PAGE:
Man who bought Green's jersey faces drug charges
The former player linked to the suspension of Georgia receiver A.J. Green faces a felony drug charge from an arrest during a traffic stop in Georgia last year.
Chris Hawkins, 28, is charged with felony trafficking of cocaine and misdemeanor marijuana possession stemming from the April 2009 incident. The former North Carolina and Marshall defensive back, who bought the jersey in a transaction that led to Green's four-game NCAA suspension, is due in court on the drug charges next month.
Green has missed two games for selling an Independence Bowl jersey for $1,000, and the NCAA ruled Hawkins qualified as an agent. The school is appealing the ruling and an NCAA committee is set to hear the case Friday.
Page Pate, an Atlanta-based attorney who is representing Hawkins in the drug case, said Hawkins ''has never seen himself as an agent.'' In an interview with ESPN.com, Hawkins said he bought the jersey as a collector.
According to a report from the Georgia State Patrol, authorities stopped Hawkins for not wearing a seat belt while driving a U-haul truck filled with furniture on Interstate 20 near Madison, Ga. A drug-sniffing dog led authorities to 96 grams of crack cocaine wrapped in tape, peanut butter and pepper, the report said.
Authorities also found a small amount of marijuana in Hawkins' pocket, according to the report.
The truck was rented by NFL running back Willie Parker, Hawkins' former teammate at North Carolina. Parker told authorities he had purchased the furniture in Miami for his mother's house in North Carolina and Hawkins was moving the furniture for him, according to the report.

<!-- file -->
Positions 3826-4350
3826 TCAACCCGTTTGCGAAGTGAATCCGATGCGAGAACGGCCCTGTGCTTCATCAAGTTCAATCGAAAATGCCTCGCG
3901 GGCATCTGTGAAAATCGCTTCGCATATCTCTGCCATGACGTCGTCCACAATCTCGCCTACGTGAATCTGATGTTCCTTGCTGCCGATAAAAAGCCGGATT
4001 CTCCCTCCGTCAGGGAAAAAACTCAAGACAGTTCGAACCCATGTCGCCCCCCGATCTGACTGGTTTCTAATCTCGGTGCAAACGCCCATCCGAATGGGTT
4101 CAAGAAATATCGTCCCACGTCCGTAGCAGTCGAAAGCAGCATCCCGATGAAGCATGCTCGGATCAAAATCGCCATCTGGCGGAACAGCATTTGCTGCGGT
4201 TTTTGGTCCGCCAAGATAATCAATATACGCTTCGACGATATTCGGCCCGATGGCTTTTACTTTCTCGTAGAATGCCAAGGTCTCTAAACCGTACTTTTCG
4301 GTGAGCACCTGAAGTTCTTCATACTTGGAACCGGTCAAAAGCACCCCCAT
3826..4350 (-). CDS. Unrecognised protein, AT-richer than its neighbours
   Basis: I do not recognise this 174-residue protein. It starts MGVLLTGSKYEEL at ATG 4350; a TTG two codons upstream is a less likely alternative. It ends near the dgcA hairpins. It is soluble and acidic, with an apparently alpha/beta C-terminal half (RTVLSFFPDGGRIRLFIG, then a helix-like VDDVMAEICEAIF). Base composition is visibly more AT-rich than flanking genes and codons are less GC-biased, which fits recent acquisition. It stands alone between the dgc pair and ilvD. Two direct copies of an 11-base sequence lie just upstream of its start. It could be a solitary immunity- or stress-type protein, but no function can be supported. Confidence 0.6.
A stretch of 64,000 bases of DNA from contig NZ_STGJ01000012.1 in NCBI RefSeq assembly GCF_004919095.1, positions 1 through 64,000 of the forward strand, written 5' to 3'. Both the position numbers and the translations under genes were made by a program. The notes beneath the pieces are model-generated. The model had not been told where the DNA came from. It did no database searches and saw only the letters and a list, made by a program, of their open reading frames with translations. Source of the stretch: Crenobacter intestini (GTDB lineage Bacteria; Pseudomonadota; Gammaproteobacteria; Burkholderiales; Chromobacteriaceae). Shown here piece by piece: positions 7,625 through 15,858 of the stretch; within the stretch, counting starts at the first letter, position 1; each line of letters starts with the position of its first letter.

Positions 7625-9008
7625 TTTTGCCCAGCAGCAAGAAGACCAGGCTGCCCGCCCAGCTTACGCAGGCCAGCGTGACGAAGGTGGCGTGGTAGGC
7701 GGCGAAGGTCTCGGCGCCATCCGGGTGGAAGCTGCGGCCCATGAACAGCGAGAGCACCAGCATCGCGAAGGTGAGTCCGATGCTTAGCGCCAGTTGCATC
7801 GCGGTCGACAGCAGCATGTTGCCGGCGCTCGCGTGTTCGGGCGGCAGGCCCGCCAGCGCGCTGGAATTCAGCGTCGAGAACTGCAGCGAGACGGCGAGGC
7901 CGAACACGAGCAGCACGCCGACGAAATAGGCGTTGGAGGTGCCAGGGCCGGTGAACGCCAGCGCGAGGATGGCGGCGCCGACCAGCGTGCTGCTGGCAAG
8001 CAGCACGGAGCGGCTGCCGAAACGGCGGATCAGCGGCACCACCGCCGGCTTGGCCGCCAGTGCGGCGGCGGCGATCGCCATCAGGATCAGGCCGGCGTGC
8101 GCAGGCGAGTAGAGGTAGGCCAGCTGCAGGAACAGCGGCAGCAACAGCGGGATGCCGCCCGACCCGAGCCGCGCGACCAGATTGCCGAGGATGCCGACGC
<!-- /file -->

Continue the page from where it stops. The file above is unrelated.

Pate said there's no reason to believe Hawkins or Parker knew about the drugs.
''Chris has always denied having any knowledge there were any drugs in the back of that U-Haul truck stuffed in the furniture,'' Pate said. ''He was not present during the loading of that furniture, he didn't purchase that furniture and didn't inspect it.''
Hawkins is free on $50,000 bond.
Hawkins' relationships with players have also come under scrutiny at North Carolina, where he played from 2001-03 before being kicked off the team for breaking team rules and playing his final season at Marshall. Athletic director Dick Baddour said Thursday that Hawkins had been around the football facility and team ''periodically'' over the years, but that the school has told him he is no longer welcome.
''We've encouraged former players in all of our sports to come around,'' Baddour said. ''I would say it raises an issue of when they come around, does that mean we should do more to try to understand what they do and how they might impact our players? Yes, it does.
''We've got one guy (in question) and a long history of former players coming around in all of our sports.''
Baddour wouldn't comment specifically on how long Hawkins had been around the North Carolina program or when he was barred from it, citing the confidentiality of an ongoing NCAA probe in Chapel Hill into agent-related benefits and possible academic misconduct involving a tutor. He also said the school wasn't aware of Hawkins' pending drug charges until they surfaced in media reports this week.
Pate declined to comment regarding the North Carolina connection.
Thirteen Tar Heels were held out of the opening loss against LSU due to the probe. Only one player from that group, tailback Shaun Draughn, has been cleared as of Thursday evening to return for Saturday's home opener against Georgia Tech.